A struggling student’s English assignment turns into a mission to solve a 30-year-old murder.
Joe Talbert has had very few breaks in his 21 years. The son of a single and very alcoholic mother, he’s worked hard to save enough money to leave his home in Austin, Minnesota, for the University of Minnesota. Although he has to leave his autistic younger brother, Jeremy Naylor, to the dubious care of their mother, Joe is determined to beat the odds and get his degree. For an assignment in his English class, he decides to interview Carl Iverson, a man convicted of raping and killing a 14-year-old girl. Carl, who maintains his innocence, is dying of cancer and has been released to a nursing home to end his life in lonely but unrepentant pain. The more Joe learns about Carl—a Vietnam vet with two Purple Hearts and a Silver Cross—the more the young man questions the conviction. Joe’s plan to write a short biography and earn an easy A turns into something more. Even after his mother is arrested for drunk driving and guilt-trips Joe into ransacking his college fund to bail her out, he soldiers on with the project, though her irresponsibility forces him to take Jeremy into his care. But it’s his younger brother who cracks the code of the long-dead murder victim’s secret diary and an attractive neighbor, Lila Nash, who has her own agenda for helping Joe solve the mystery, whatever the risk.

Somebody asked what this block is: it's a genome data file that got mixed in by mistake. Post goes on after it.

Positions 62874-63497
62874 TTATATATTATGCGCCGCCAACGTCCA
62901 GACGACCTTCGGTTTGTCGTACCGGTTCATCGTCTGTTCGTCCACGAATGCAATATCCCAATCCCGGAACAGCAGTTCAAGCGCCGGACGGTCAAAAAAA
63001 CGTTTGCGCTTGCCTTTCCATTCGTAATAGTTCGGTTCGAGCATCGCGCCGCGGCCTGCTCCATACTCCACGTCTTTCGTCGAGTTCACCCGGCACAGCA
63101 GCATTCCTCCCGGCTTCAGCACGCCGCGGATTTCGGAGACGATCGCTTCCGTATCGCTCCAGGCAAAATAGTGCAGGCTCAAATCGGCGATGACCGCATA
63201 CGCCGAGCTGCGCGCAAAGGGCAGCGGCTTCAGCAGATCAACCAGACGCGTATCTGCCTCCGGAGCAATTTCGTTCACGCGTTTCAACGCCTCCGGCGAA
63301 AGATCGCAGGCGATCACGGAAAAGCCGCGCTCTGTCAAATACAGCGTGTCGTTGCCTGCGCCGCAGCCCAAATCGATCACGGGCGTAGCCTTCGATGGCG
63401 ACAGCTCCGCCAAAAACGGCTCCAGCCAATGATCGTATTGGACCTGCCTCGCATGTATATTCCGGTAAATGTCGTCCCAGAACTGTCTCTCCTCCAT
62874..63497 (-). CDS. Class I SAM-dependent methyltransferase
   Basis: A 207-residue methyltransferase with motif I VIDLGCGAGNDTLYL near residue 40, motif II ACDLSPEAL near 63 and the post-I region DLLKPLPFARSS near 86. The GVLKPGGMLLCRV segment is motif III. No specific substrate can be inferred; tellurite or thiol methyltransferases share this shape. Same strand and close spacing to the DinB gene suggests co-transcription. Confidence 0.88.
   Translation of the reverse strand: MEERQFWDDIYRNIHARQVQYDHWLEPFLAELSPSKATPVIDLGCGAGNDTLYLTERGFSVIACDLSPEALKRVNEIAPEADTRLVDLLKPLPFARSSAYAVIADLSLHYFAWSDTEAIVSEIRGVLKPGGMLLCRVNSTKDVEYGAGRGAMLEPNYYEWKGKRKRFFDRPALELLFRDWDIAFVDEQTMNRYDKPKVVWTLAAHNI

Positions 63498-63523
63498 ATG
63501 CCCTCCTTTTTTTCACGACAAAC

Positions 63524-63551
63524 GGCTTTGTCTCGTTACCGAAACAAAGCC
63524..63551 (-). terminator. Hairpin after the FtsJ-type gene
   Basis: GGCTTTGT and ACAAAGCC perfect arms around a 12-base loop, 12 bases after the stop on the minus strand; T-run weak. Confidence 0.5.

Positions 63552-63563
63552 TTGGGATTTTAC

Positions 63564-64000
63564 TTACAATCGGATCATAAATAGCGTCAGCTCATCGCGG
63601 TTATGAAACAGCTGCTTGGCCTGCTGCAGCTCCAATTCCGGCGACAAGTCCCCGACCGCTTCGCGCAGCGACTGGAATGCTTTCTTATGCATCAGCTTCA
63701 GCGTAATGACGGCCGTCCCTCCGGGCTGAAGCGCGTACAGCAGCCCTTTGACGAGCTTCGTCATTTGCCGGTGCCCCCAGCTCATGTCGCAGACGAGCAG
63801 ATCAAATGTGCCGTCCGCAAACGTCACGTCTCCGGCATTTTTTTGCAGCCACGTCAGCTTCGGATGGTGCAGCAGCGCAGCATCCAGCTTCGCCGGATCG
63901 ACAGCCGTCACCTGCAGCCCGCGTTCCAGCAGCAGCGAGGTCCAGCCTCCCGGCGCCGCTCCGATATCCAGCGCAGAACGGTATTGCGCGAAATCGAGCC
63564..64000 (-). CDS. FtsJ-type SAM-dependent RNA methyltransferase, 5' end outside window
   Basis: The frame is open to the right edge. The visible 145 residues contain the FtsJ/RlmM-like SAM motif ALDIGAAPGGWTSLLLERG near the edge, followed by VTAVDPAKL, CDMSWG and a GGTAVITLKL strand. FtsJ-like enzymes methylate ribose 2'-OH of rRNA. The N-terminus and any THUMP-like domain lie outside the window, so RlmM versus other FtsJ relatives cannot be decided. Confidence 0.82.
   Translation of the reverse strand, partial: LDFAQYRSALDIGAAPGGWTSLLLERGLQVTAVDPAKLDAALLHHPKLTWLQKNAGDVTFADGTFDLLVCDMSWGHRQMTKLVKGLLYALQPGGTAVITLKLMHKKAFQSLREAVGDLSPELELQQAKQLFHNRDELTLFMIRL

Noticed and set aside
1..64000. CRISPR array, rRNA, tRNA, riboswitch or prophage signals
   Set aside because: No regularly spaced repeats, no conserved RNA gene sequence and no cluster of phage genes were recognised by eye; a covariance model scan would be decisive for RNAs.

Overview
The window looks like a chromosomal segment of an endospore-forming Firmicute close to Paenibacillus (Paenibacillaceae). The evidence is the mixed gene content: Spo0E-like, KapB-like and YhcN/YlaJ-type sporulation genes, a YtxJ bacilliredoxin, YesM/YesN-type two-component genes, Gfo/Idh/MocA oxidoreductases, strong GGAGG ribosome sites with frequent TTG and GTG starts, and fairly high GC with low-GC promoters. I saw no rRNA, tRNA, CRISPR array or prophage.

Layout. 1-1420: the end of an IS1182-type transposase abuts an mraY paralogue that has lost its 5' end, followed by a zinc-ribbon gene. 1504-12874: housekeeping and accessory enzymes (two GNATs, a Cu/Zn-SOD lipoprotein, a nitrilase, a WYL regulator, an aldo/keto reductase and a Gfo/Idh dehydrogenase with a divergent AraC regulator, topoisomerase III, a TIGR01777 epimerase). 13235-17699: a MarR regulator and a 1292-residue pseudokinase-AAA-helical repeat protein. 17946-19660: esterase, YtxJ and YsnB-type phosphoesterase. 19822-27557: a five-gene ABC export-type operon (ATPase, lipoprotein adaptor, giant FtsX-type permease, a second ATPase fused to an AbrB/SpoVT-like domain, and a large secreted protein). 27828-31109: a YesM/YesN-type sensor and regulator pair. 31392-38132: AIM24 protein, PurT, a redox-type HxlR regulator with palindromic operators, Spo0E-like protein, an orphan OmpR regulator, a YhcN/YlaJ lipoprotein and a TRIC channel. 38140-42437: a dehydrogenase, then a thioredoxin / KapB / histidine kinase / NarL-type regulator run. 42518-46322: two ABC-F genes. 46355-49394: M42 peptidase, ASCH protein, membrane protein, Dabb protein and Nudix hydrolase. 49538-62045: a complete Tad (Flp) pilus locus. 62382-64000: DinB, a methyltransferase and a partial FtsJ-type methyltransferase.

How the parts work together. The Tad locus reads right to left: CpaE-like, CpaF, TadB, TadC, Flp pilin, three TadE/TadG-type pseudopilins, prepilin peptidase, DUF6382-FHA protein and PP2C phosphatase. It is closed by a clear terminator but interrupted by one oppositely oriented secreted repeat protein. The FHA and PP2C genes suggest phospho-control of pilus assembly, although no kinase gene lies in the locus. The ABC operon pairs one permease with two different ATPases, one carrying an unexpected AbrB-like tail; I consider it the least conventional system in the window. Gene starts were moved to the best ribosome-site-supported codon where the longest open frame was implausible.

Eskens’ debut is a solid and thoughtful tale of a young man used to taking on burdens beyond his years—none more dangerous than championing a bitter old man convicted of a horrific crime.